Auth & Permissions

Last Edit: Jul 07 2020

Stream APIs can be used both server-side or directly from the frontend (web apps, mobile apps). Both approaches have pros and cons, and very often, a mixed approach is used.

Server-Side Integration:

On a pure server-side integration, everything related to feeds is done on your backend. Your front-end will interact with Stream APIs through your APIs. If you use something like RoR or Django, this is likely the most straightforward approach as you may already have BE / FE APIs for your application (additionally, we support backend frameworks with excellent libraries).

Frontend Integration:

On a frontend integration, most of the integration with Stream happens on the mobile or web app directly. The main advantages of this type of integration are that you can directly call Stream APIs (no extra hop through your backend), and you can also take advantage of Stream's UI components. Keep in mind that there will always be some code on your backend infrastructure that will be responsible for providing auth tokens to your users.

Auth and permissions work differently server-side than on the frontend. The fundamental idea is that while your backend is a trusted environment, your web or mobile applications are not considered safe and require more checks.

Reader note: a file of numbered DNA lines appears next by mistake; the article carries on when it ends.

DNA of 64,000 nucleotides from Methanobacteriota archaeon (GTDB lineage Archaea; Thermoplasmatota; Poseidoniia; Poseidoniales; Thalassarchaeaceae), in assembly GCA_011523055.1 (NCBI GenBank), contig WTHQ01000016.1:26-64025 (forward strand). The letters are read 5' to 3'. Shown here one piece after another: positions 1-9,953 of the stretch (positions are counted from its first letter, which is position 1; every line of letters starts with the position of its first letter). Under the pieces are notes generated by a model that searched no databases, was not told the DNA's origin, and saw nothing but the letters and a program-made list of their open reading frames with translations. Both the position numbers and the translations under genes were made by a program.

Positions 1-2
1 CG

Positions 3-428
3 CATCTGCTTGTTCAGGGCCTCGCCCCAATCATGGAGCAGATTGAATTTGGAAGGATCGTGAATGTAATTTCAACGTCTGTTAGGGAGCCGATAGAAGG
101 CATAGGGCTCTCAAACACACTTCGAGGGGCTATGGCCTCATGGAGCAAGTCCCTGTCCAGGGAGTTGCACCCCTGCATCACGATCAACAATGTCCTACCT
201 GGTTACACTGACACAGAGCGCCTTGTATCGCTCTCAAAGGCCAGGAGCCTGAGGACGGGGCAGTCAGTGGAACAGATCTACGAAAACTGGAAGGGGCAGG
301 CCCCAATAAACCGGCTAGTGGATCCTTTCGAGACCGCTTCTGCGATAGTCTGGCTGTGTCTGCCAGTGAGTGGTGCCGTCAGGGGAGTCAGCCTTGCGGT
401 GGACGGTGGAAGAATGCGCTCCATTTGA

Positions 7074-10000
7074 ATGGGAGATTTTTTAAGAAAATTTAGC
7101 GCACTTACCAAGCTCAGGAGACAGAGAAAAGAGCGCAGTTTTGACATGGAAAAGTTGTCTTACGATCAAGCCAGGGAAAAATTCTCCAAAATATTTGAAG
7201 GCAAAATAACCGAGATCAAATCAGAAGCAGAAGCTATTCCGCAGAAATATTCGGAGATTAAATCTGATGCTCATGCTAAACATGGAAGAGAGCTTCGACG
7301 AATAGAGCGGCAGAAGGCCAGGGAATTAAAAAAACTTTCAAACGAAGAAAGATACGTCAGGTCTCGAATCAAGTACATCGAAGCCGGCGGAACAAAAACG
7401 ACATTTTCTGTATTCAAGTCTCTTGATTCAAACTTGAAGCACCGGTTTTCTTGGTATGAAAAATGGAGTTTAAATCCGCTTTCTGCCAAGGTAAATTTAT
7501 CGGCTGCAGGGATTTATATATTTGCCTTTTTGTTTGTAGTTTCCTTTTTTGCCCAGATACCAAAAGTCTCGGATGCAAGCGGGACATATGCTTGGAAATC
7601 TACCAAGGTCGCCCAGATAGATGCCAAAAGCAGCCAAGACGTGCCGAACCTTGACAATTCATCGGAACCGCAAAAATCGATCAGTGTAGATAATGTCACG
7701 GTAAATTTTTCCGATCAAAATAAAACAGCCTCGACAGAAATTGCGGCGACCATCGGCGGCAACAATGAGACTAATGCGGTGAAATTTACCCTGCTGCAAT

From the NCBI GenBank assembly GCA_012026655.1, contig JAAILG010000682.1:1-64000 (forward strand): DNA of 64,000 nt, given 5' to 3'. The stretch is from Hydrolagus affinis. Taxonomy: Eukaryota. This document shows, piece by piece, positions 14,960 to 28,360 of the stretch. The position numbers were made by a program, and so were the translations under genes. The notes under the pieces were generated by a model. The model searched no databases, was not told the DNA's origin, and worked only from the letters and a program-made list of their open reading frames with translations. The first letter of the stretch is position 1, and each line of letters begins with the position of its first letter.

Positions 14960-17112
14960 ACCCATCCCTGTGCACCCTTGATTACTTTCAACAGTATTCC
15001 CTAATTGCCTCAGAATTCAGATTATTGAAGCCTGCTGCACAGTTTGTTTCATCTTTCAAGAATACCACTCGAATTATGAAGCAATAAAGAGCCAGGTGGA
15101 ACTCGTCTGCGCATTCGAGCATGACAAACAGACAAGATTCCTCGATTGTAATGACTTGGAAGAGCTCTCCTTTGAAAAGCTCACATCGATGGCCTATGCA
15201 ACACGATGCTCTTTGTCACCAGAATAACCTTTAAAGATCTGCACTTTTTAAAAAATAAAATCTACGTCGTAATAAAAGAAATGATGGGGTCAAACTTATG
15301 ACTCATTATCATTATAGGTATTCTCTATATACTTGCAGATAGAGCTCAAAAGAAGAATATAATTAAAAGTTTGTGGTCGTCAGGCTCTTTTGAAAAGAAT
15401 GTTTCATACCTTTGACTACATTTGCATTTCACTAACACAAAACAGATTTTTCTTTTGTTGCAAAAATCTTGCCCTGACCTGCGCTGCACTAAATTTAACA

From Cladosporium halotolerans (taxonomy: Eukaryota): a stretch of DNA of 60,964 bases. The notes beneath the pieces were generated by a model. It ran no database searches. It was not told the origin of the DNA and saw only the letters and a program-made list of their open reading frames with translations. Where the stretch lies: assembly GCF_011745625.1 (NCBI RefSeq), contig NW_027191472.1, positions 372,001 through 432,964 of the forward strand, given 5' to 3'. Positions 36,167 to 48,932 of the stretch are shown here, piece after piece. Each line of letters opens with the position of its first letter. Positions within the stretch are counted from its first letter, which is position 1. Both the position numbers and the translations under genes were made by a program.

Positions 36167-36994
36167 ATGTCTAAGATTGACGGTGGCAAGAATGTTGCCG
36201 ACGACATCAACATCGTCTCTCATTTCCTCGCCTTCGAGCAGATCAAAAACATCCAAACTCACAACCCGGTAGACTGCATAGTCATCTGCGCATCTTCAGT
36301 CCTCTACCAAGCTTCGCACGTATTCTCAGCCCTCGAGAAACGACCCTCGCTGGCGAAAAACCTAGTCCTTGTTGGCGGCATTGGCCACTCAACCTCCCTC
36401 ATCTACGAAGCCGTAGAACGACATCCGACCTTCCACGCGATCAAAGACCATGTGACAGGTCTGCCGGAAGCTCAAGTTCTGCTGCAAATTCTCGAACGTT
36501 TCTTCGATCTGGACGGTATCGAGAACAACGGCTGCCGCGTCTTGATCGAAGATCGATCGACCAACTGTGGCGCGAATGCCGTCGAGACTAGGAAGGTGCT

Because of this assumption, permission checking for backend integrations is straightforward: Stream APIs will always allow API calls that use server-side authentication once confirmed to be valid.

API calls done by the front-end, on the other hand, are always done by a user and not by your server. For this reason, permission checking will be done to avoid security issues like user impersonation, access control to content, etc.

Most real-world applications take a mixed approach and run the most complex integration parts on the backend (e.g. data synchronizations, content moderation, etc.) and all user-related interactions on the frontend directly.

Server Side Auth

Server-side auth is very simple to use, and is the default for all SDK clients that only work server-side like Python, Ruby, PHP, etc. The only thing you need to do is to initialize your Stream client with API key and secret, after that the client will take care of the rest.

Because server-side auth does not have permission checking, it is up to you to enforce logic on your backend such that users cannot access or modify resources that they should not be allowed to. This is done in the same fashion you would use for a web-page or any object on your database.